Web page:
But if I were writing the piece all over again now, I probably would include more references to non-Christian religious atrocities. Because I am angry about those things. I am angry about burqas, and clitoridectomies, and women being executed for adultery, and karma/ reincarnation being used as a justification for the caste system, and the horribleness — on both sides — in Palestine, and the destruction of the ancient Buddha statues in Afghanistan by the Taliban, and the atheist blogger in Iran who commented in my rant that he could be executed for his blogging. And more.
They just didn’t happen to be in the 1% of things that anger me about religion that made it into my post. That was a mistake, and I acknowledge that.
Actually, I’m not.
I was very, very careful in this post to say “I’m angry at people who do (X),” or, “I get angry when (Y) happens,” or, “I’m angry about (Z).” I said that I was angry about specific aspects of religion, specific ways it plays out in the world, specific things people do because of their religion.
I never said that the things I was angry about were universal to all religious beliefs or religious believers. Not once. Read the piece carefully. You’ll see.
But the stuff I’m angry about is not a case of a few bad apples. I’m sorry, but that’s just flat-out wrong. Do you really think that 55% of Americans refusing to vote for an atheist is a few bad apples? A national public health and sex education policy that’s based on what does and does not make baby Jesus cry? The Catholic Church’s official policy of opposing condom distribution, in Africa and everywhere else? The fact that until the year I was born, it was the law in many states that atheists couldn’t vote or hold office or testify in court?
Perhaps you missed the part of my rant that said, “I get angry when believers act as if these offenses aren’t important, because ‘Not all believers act like that. I don’t act like that.'” The stuff in my rant may not be true for you and your church or enclave or whatever. But it’s still important, still widespread, and still worth being angry about. And I still think it’s messed-up to dismiss it as a trivial aspect of religion simply because it isn’t universal.
You’re trying to piss me off now, aren’t you?
Did you read the part in my post about the whole “true faith” thing and how messed-up it is? Did you read the part about nobody having a pipeline to God, about how you have no more reason to think that you’re practicing religion the way God wants you to than anybody else does?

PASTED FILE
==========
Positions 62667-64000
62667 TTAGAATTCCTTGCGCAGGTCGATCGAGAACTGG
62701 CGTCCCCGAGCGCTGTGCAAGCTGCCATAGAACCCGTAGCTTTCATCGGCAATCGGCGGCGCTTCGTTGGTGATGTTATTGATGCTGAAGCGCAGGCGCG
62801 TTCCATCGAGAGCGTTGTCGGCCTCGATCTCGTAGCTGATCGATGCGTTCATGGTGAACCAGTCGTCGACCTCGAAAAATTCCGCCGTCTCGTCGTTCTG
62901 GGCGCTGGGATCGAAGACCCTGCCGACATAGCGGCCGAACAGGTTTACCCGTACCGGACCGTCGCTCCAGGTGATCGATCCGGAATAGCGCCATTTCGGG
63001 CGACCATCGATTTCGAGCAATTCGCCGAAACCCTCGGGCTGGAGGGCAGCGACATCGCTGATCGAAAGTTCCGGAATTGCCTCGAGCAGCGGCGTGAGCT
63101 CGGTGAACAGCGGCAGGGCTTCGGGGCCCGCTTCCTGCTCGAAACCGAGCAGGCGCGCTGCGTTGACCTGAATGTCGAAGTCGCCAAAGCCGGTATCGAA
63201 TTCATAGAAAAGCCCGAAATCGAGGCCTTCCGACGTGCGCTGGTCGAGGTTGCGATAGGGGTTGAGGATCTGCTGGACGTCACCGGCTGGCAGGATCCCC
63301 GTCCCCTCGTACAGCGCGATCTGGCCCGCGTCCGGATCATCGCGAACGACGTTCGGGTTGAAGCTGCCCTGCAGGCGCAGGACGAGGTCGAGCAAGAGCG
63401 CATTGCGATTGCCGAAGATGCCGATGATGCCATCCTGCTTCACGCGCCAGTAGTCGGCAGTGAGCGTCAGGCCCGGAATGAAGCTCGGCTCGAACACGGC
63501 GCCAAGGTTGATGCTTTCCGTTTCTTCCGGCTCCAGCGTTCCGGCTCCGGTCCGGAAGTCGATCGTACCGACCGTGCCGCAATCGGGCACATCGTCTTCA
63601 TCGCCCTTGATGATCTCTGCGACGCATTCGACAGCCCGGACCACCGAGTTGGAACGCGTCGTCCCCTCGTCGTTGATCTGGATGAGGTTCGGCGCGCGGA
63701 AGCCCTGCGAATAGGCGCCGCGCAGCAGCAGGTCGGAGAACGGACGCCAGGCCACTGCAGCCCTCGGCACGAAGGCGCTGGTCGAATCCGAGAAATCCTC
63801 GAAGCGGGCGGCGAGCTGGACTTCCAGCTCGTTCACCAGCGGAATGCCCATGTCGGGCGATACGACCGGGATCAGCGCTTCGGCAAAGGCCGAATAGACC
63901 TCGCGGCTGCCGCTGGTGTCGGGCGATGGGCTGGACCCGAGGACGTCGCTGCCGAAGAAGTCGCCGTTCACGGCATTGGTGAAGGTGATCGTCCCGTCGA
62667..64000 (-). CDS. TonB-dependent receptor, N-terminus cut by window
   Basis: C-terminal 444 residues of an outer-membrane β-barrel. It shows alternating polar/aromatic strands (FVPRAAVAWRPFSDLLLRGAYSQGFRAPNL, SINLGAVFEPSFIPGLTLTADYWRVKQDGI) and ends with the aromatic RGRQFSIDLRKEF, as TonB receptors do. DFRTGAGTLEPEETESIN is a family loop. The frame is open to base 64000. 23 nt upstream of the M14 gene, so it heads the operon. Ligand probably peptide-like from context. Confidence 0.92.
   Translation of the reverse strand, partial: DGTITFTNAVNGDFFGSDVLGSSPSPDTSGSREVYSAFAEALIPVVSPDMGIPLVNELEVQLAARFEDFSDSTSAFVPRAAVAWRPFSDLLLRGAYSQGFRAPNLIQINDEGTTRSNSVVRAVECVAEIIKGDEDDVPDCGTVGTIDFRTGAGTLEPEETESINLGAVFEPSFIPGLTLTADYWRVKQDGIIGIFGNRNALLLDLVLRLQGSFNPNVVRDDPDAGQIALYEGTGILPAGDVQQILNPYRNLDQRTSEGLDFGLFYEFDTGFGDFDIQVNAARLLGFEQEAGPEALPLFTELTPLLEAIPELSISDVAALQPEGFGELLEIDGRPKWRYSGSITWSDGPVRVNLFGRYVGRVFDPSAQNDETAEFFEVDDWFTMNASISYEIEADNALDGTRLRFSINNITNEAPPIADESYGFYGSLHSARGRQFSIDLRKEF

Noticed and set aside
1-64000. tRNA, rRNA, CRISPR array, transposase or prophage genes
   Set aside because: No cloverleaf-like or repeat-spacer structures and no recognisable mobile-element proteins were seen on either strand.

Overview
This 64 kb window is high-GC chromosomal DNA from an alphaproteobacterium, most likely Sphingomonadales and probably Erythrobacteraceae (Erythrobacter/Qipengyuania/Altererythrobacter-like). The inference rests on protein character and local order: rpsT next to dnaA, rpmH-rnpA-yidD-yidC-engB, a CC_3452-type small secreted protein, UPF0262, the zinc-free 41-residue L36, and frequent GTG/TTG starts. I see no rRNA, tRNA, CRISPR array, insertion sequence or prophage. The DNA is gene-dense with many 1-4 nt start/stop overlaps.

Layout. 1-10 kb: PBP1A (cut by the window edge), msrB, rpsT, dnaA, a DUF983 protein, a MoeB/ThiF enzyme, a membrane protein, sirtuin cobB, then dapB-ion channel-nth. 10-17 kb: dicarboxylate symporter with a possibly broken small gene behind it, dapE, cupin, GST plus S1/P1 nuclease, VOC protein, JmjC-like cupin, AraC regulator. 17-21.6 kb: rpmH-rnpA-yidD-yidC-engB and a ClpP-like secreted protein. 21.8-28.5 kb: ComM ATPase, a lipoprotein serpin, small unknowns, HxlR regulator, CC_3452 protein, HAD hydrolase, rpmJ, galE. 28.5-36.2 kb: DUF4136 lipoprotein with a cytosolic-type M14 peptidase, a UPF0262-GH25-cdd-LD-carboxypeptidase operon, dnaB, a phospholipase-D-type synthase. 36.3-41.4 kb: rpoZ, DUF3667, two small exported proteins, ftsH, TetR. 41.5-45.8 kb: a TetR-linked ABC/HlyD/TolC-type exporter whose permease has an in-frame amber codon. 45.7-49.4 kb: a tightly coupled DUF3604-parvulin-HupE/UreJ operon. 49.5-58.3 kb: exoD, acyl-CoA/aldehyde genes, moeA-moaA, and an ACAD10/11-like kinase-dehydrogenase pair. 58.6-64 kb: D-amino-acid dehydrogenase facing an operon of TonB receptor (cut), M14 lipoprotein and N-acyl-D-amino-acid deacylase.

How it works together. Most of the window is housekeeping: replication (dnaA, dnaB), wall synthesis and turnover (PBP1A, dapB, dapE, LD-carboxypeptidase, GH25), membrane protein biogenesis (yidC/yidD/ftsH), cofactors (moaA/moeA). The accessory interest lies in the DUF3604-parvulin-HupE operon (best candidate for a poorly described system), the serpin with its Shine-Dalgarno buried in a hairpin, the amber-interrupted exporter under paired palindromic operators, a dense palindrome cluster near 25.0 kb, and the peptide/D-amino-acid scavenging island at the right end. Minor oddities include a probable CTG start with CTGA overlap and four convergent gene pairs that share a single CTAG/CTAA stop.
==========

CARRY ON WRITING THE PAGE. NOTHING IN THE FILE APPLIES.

Okay. Deep breaths. Calm blue ocean, calm blue ocean…
Look. The whole “Jesus was a cool guy who just gets misinterpreted by those organized religion fascists” thing is kind of ignoring the actual content of the Gospels. If you believe that the Gospels are a more or less accurate representation of what Jesus said, then you have to acknowledge that Jesus said some pretty fucked-up things. Including a whole lot of stuff about how people who didn’t believe in him and follow him were going to burn in Hell for eternity.
And again: You don’t have any more reason to think you have the true faith than any other believer does. I’ve written about this at greater length elsewhere, as it’s a topic that particularly frosts my cookies. You can quote chapter and verse, but so can the people whose interpretation of the faith you disagree with. That’s sort of the nature of chapter and verse; it can be used to support just about any interpretation you can come up with.
And besides, see above re: Even if the way you practice religion is reasonably cool, the fact remains that there are widespread, systematic practices of religion that aren’t so cool — and the fact that you don’t agree with them doesn’t make them not religion.
In this entire 4,650-word rant, I used the word “hate” exactly three times… and it was all in one paragraph. It was the paragraph that said, “I’m angry that children get taught by religion to hate and fear their bodies and their sexuality. And I’m especially angry that female children get taught by religion to hate and fear their femaleness, and that queer children get taught by religion to hate and fear their queerness.” In the entire rant, the only times that I used the word “hate” was to speak out against it.
I never once in the entire post said that I hated anyone. I said I was angry. There’s an enormous difference.
That’s possible. But I don’t think we have any way of knowing that yet. Godlessness has only fairly recently become a remotely acceptable option in human society (and in much of the world, it still isn’t).
But we do have one experimental petri dish. I offer as a counter example: Europe.
Many European nations are now more than half atheist/ agnostic. And those nations seem to do fine. Better than countries with a high number of believers, in fact. And while I think the cause and effect actually works the other way around (greater social health leads to more godlessness, not the other way around), the fact that there are flourishing countries with a godless majority puts the kibosh on the whole “religion is a basic human need” theory. These countries aren’t perfect, they have their problems; but no more than we do in the U.S., and in many ways a whole lot less.
Besides, I think that the “We educated people don’t need religion, but the great unwashed hoi polloi do” trope is not only untrue, but classist and insulting. Read this brilliant piece by Ebon Muse on Daylight Atheism about atheist janitors… and be sure to read the comments from the atheist janitors themselves.